You need to expand your listening and control ability beyond just the Slowly Beating Intervals (SBI) to include the many RBI checks that are available. Some books on the subject suggest that the SBIs represent the "coarse" adjustments and the RBIs represent the "fine" adjustments. When listening to the RBIs, it will always be a matter of comparing very small differences. No two will sound exactly alike with the exception of one test which is a favorite of many tuners: the "inside third, outside sixth" test.

If there is any participant on here who can carefully and explicitly help you learn how to use these tests, it is Tooner (Jeff D.). I wish you good luck in learning to tune aurally!


Bill Bremmer RPT
Madison WI USA
www.billbremmer.com
#1612557 - 02/04/11 10:52 AM Re: 4ths and 5ths, I love 'em [Re: ivorycanary]  
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UnrightTooner Offline
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Bradford County, PA
Bill:

You and I will not agree on this and should not try.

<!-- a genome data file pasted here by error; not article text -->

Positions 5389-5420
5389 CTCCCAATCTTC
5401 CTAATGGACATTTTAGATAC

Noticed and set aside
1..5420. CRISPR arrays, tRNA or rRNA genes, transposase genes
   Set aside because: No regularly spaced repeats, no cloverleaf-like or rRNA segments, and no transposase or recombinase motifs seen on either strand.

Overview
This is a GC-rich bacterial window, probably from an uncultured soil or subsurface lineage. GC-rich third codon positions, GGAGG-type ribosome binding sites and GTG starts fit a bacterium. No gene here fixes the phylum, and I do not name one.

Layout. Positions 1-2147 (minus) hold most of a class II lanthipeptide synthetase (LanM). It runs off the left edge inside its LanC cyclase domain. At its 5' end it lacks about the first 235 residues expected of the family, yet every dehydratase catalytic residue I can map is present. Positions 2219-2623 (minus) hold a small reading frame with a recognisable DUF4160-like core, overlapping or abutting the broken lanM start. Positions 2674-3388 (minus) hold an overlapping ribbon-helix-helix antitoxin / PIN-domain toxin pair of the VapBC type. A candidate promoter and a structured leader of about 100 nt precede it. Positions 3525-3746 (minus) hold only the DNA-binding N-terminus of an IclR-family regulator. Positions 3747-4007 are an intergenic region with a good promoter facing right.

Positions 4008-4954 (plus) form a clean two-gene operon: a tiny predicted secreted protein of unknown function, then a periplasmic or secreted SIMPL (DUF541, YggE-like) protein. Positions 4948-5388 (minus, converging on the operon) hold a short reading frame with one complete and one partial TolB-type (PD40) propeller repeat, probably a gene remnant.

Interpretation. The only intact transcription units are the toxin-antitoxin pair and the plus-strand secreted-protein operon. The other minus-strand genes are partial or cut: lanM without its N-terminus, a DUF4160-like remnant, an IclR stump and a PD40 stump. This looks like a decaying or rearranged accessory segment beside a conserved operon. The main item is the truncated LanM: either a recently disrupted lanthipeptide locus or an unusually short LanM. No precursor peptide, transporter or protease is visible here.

When I read in TeaGirl’s OP ” Most of the beginner temperaments I am trying pivot around 3rd's which is great, but I don't hear them (or like them) as well as I do 4ths and 5ths. With the 3rds I feel like I am guessing, whereas the 4ths and 5ths are much clearer to me.” I could connect with what I perceive when tuning CM3s, also. And I do think that she was referring to CM3s because of the use of the word "pivot". It really isn’t difficult to tune a progressive set of CM3s, but I do feel like I am guessing when I do so. There is a fairly wide window of where a particular note can be placed and still have progressive CM3s. But change a 4th or 5th just ½ cent and you can hear a difference, that is, if you can hear the tempering of 4ths and 5ths.